The device includes two detachable cables. One terminates in a discrete headphone and microphone jack for PC use, while the other includes a single TRRS connector for console gaming. Both cables are shockingly good, far better than the PC38X's, in fact. This is due to their better flexibility, slightly thicker feel, and elimination of their predecessor's tendency to pick up annoying persistent kinks. I hope Drop and Epos consider replacing the cable that comes with the PC38X with these newer models. I fully intend to swap mine out.
The single pair of pre-installed earcups are a hybrid leatherette/suede layout, with the suede part being what contacts your ears and head. This design dig a great job of providing the excellent sound seal and passive isolation of leather-like materials, while also preventing the heat retention and sweating it can induce by keeping it from actually contacting your skin.
If you want the short version: The H3X's sound is about 75% to 80% as good as the PC38X's. Keep in mind, I called that headset the best thing for gaming under $1,600, so even 75% of that praise is still incredibly impressive for a headset that retails for less than $80.
If you want the longer version, or just aren't familiar with the PC38X, the best way to describe the H3X's sound profile is intensely game-focused. It has an exceptional soundstage for the price, making it easy to always discern where that explosion happened, or which direction that enemy's sneaking toward you from. It also plays extremely well with simulated 7.1 surround sound, like the mode provided by Epos' own GSX 1000 2nd Edition, to further enhance this capability.
As you'd expect, the above priorities for its sound profile mean it emphasizes highs over bass. It can, however, get quite bassy under the right circumstances, but that bass isn't as detailed as it is on the PC38X, and it's the section of overall frequency coverage where I found the H3X to be most lacking.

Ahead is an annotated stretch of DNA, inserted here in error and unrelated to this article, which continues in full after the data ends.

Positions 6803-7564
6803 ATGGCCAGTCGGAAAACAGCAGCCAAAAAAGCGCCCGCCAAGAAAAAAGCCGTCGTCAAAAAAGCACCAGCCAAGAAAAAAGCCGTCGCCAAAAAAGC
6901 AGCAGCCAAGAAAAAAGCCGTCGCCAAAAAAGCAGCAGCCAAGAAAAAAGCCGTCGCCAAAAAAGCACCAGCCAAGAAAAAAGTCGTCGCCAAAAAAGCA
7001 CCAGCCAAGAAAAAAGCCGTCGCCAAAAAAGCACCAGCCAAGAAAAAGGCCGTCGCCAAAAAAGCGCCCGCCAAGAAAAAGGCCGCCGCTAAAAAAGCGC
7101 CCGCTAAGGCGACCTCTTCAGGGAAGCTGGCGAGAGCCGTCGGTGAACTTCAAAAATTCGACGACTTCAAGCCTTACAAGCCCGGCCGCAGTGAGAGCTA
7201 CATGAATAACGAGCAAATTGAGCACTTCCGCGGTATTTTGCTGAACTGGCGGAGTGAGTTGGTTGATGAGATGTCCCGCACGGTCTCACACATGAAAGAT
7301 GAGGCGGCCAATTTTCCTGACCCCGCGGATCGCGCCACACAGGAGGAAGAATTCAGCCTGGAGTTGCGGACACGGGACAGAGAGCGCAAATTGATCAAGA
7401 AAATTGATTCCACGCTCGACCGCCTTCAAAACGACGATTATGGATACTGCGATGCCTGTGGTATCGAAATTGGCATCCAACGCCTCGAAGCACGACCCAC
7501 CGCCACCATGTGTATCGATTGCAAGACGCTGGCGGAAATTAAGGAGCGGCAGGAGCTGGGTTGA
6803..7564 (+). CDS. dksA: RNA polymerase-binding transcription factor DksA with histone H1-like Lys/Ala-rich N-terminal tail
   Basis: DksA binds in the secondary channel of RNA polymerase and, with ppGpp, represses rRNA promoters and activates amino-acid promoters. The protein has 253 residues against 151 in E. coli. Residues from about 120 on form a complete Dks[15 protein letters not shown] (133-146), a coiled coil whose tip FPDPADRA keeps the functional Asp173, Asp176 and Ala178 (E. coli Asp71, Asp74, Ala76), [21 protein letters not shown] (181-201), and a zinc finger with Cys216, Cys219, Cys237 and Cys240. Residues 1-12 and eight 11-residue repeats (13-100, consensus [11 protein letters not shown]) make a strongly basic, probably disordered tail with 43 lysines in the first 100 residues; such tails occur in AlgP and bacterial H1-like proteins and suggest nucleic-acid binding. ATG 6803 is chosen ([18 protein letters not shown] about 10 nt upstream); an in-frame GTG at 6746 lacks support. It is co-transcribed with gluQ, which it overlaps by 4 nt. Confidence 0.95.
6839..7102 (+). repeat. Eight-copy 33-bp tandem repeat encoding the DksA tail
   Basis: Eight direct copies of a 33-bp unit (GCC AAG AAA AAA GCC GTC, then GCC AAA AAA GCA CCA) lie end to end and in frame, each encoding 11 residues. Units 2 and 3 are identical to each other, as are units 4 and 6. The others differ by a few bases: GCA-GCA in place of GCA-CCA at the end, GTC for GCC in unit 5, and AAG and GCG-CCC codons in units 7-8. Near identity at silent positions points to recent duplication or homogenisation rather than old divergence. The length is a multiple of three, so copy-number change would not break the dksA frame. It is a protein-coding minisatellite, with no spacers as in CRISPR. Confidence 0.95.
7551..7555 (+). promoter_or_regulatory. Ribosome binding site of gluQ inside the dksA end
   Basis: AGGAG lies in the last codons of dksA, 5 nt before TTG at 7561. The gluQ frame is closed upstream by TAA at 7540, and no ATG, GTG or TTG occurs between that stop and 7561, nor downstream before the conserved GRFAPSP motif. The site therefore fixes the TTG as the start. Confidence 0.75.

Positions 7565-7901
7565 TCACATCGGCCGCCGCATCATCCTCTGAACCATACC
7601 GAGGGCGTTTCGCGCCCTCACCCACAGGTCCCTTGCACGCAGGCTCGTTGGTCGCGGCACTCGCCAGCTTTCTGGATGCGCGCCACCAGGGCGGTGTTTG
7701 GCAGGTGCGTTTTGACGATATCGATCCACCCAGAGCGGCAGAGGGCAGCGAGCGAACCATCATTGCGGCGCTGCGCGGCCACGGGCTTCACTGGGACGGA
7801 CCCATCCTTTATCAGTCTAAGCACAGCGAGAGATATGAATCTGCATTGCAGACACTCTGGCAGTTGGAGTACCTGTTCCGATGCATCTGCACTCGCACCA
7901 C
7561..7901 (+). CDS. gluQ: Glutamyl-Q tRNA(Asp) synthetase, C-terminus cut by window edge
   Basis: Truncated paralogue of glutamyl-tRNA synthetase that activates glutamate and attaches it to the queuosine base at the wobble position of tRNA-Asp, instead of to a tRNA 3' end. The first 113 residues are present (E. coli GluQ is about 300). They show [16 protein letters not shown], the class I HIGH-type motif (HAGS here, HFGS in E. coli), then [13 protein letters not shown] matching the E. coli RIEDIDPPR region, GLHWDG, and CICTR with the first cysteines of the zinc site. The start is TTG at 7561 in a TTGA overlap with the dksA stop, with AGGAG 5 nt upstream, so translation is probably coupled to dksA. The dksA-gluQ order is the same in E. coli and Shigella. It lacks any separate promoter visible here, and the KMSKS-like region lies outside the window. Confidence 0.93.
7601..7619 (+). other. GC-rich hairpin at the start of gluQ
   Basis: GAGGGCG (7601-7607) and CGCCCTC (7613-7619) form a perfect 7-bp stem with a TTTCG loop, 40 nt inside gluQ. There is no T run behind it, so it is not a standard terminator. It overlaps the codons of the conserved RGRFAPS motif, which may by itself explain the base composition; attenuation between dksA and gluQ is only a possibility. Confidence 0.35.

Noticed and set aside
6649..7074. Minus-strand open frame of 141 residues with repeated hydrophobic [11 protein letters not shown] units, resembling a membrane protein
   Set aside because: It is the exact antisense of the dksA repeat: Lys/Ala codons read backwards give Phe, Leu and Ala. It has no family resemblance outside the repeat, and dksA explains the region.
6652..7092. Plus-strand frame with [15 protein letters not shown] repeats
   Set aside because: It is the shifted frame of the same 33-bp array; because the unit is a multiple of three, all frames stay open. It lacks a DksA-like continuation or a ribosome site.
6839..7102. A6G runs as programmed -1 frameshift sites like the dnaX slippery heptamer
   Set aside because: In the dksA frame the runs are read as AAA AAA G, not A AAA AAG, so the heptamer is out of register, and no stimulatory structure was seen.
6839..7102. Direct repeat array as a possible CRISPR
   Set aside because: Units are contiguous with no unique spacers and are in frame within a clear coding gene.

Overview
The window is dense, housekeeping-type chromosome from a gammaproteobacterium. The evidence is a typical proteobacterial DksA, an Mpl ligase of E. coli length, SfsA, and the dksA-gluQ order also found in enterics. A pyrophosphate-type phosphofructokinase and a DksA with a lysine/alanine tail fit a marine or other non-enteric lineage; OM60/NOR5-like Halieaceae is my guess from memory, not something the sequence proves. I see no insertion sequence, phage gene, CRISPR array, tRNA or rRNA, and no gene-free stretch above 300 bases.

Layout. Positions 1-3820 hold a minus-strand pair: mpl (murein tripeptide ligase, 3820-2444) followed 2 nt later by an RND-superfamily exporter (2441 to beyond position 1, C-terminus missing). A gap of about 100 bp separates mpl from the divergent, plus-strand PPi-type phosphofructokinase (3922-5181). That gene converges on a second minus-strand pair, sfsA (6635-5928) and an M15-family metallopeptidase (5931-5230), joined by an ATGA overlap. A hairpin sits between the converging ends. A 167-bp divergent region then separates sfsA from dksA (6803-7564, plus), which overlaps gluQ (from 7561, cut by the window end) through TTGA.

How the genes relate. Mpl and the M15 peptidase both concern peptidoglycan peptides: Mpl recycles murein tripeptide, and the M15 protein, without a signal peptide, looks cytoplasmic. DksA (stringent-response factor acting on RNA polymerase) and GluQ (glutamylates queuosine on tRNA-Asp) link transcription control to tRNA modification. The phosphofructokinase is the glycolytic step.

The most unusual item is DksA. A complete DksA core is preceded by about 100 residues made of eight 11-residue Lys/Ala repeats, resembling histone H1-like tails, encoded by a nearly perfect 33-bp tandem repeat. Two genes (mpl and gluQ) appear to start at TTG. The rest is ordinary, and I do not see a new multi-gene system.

This isn't to say you can't enjoy the full range of sound effects, movies, and music with the H3X. Just expect to do a bit of equalizer tweaking to help the headset counteract its very minor deficits for music or soundtracks. With a bit of tinkering, the H3X can provide enjoyable sound for just about anything. It just needs that tiny bit of extra help.
I concluded my PC38X review by saying that "Just buy it already" could have been my entire review. The sentiment applies here as well.
If you can squeeze the PC38X into your budget, I would still wholeheartedly recommend that to anyone that can afford it, as well as to those who can afford far more expensive models as well. But, if you're more in the sub-$100 budget range, the H3X outstrips any other headset I've tried. In fact, if the PC38X didn't exist, I'd be recommending this as the best wired model for under $150.
As things stand, it's still my top recommendation for anyone from young gamers getting their first setup to crusty veterans who just want a great, cheap headset that will absolutely give them a tactical advantage.
The headset that remains my top recommendation for literally anyone that can afford its ridiculously low (for the sound it provides) price point. The only headphones that can beat it for game sound cost four figures.
If you prefer wireless headsets to prevent accidentally yanking your PC off the desk while running to answer the door, The Razer BlackShark V2 Pro wireless headset is my overall pick. It's a couple of years old now, but still represents the best combo of comfort, audio quality, price, and features.
If you want the closest thing to the sound this headset can produce, but still dream of wireless, the SteelSeries Arctis Nova Pro headset is your best option. Its hot-swap batteries also remain one of the most under-used ideas in wireless peripheral tech.